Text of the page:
Low-carbohydrate diets have become a popular weight loss strategy in recent years. A low-carbohydrate diet is commonly defined as being limited to no more than 20 g of carbohydrate per day without a restriction on the total calorie intake. This level of carbohydrate intake results in ketone formation, which helps dampen hunger. Carbohydrate content is liberalized to 50 g/day after desired weight is achieved. An example of a low-carbohydrate diet is the Atkins Diet.

As stated earlier, over 12 months or longer, the amount of weight loss from a low-carbohydrate diet is not different than that achieved by a calorie-restricted, low-fat diet (Jensen et al., 2014). However, not all researchers agree. A study by Bazzano et al. (2014) found that at 12 months follow-up, participants on the low-carbohydrate diet had greater decreases in weight and fat mass. In addition, the low-carbohydrate diet resulted in a greater decrease in triglyceride levels and a greater increase in HDL level than those on the low-fat diet.

High-Protein Approach

High-protein diets provide 25% to 30% of calories from protein without defined proportions of carbohydrate and fat. For weight loss, high-protein diets must also restrict calories. Weight loss
resulting from high-protein diets (25% of calories) is the same as that from a typical protein diet (15% of calories) when the diets provide the same number of total calories (Jensen et al., 2014). High-protein weight loss diets do not result in better cardiometabolic outcomes than normal protein weight loss diets.

Table 15.3 A Comparison of Weight Loss Diet Plans and Sample Menus

Low Fat (20% of total calories)

Balanced (Moderate Fat/Moderate Protein)

Low Carbohydrate (20 g/day)

Approximate composition of sample plans and menus

Total calories
















Intake patterns

Total servings from each group per day





Nonstarchy vegetables








Milk or yogurt

3 fat-free

2 fat-free


Protein foods

12 oz lean protein

5 oz lean protein

16 oz medium fat protein





Sample menu


½ cup orange juice

¾ cup scrambled egg beaters

1 slice whole wheat toast

1 tsp butter

½ cup orange juice

1 oz shredded wheat

2 slices whole wheat toast

1 cup skim milk

2 tsp butter

½ cup orange juice

4 scrambled eggs cooked in 2 tsp butter

1 oz pork sausage


2/3 cup plain yogurt with ¾ cup blueberries


Salad greens topped with

2 cups (total) of raw vegetables (carrots, cucumber, onions, mushrooms, tomatoes, and peppers)

4 oz grilled chicken breast

Fat-free dressing

5 whole wheat baked crackers

1 ¼ cup diced watermelon

1 cup fat-free milk

2 slices whole wheat bread

2 oz deli turkey

1 tsp mayonnaise

1 cup salad made with greens, carrots, onions, and mushrooms

1 tbsp Italian dressing

6 oz grilled hamburger (without bun) topped with lettuce, ketchup, and mustard


1 small apple

20 peanuts (counts as 2 fats)


5 oz baked haddock

½ cup steamed broccoli

½ cup baked sweet potato

1 tbsp light lower fat margarine spread

½ cup fat-free, sugar-free pudding

3 oz baked haddock

1/3 cup brown rice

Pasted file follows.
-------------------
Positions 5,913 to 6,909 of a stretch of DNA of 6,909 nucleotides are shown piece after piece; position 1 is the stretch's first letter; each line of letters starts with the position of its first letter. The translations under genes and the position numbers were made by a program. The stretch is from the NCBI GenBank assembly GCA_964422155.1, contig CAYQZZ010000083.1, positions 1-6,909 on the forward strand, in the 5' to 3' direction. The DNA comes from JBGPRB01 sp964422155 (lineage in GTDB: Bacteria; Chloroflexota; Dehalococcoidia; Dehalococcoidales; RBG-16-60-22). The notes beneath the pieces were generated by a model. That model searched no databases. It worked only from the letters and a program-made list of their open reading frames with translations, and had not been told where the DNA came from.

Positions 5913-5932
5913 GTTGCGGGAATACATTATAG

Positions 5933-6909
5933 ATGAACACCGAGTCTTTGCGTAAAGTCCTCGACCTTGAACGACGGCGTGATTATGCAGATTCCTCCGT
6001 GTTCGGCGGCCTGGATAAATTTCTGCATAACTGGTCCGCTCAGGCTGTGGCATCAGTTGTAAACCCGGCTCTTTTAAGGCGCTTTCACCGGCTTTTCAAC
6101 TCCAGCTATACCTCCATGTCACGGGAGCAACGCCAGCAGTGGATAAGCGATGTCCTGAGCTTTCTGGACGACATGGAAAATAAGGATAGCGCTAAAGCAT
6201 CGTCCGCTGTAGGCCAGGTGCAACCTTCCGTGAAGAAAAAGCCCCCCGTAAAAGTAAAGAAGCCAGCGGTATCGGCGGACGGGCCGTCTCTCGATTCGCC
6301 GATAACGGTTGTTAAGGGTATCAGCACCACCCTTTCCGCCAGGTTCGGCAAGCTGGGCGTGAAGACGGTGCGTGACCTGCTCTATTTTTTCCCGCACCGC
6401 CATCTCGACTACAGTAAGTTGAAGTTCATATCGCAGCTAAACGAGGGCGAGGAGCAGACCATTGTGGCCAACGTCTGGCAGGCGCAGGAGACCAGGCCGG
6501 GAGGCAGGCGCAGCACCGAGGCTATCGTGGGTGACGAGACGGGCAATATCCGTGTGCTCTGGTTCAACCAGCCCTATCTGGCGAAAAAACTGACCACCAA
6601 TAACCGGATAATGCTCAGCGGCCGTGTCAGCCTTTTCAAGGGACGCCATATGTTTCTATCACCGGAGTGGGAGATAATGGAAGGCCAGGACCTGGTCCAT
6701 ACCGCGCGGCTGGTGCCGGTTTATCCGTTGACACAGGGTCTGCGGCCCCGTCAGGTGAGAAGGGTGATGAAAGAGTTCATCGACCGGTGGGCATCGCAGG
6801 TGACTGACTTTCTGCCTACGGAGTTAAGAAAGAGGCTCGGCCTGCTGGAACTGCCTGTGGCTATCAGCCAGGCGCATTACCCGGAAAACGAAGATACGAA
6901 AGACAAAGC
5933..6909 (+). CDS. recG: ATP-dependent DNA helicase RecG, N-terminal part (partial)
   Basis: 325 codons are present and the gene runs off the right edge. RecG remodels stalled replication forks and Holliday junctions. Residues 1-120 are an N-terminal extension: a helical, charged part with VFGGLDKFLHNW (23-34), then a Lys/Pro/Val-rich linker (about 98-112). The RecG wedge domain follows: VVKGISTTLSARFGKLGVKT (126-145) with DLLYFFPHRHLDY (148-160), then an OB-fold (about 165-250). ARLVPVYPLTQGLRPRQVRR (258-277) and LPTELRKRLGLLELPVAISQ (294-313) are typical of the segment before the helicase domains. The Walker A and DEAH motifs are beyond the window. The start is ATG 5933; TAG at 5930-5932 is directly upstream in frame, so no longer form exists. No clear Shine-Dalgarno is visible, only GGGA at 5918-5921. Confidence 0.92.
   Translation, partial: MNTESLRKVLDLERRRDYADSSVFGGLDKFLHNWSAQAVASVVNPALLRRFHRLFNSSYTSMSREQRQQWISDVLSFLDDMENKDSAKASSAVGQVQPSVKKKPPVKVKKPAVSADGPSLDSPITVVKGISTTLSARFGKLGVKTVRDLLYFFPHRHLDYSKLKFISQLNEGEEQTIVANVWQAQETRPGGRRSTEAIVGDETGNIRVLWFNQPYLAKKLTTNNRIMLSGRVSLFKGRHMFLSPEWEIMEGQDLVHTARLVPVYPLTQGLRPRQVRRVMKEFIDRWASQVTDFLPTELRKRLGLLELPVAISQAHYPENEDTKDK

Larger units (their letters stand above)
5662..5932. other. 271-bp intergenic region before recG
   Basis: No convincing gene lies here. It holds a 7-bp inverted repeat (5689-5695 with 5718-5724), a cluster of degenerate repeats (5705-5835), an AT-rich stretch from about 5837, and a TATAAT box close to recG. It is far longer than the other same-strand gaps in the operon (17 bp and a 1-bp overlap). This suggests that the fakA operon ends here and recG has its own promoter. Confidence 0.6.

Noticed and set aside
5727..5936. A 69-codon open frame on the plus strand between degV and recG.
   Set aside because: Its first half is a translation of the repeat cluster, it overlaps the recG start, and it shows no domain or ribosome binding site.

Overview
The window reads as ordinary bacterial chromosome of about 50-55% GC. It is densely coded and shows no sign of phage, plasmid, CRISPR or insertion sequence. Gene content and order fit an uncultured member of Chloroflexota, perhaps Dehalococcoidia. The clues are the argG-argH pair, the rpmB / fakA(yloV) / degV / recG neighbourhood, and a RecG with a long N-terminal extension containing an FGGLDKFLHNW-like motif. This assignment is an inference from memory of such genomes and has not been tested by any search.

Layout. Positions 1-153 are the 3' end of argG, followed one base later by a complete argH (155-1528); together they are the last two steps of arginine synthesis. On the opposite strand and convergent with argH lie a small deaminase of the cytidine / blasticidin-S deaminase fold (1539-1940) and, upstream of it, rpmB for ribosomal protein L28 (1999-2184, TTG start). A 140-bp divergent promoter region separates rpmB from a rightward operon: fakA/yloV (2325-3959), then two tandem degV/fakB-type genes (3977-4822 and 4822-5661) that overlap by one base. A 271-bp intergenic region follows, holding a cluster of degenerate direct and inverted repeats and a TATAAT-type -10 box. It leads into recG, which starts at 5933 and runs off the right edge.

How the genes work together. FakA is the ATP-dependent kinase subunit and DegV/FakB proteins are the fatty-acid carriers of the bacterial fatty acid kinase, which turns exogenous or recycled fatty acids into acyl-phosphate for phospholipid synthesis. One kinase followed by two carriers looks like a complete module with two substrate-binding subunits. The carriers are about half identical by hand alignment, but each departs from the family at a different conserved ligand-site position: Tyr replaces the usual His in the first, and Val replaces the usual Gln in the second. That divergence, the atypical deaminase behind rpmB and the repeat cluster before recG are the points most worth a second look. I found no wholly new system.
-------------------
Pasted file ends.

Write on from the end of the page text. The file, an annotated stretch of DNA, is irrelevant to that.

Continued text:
½ cup steamed broccoli

1 tsp butter

1 ¼ cup strawberries

5 oz fried haddock

½ cup steamed broccoli

1 tsp butter


3 cups no-fat-added popcorn

1 oz whole wheat crackers

Dietary Pattern Approach

Pattern-based approaches, such as the Mediterranean diet, Dietary Approaches to Stop Hypertension (DASH) diet, and vegan diet, generally lower calorie intake and result in at least a 3% decrease in body weight (Jensen et al., 2014). With these approaches, calorie intake is either reduced because a restricted calorie level is specified (e.g., a 1500-calorie Mediterranean or 1800-calorie DASH diet) or because specific foods and/or food groups are eliminated or restricted (e.g., vegan diet).

Dietary pattern approaches emphasize the overall diet by providing guidance on the types of food to consume rather than prescribing specific levels of macronutrients or calories. This approach may not produce greater weight loss than other approaches but tends to result in improved overall diet quality due to the emphasis on foods that are commonly underconsumed, such as fruits and vegetables.

Meal Replacement Approach

Consuming liquid meal replacements or prepackaged foods is one approach that may promote more weight loss than standard low-calorie diets and behavior counseling (Rock et al., 2016). Prepacked foods overcome several barriers to dietary adherence, including portion control, convenience, and reduced decision making. Commercial diet programs, such as Jenny Craig and Nutrisystem, feature one to two meals per day of vitamin- and mineral-fortified, low-calorie “meals,” which may be in the form of a shake, frozen entrée, or meal bar.

In overweight and obese women, the use of liquid and bar meal replacements is associated with greater weight loss at up to 6 months compared to a balanced low-calorie diet of conventional food (Jensen et al., 2014). Rock et al. (2016) found that incorporating portion-controlled prepackaged entrees in the context of intensive behavioral weight loss counseling promotes greater weight and fat loss than a standard self-selected diet with comparable meal satisfaction. Longterm studies are needed to determine how meal replacements impact weight loss maintenance.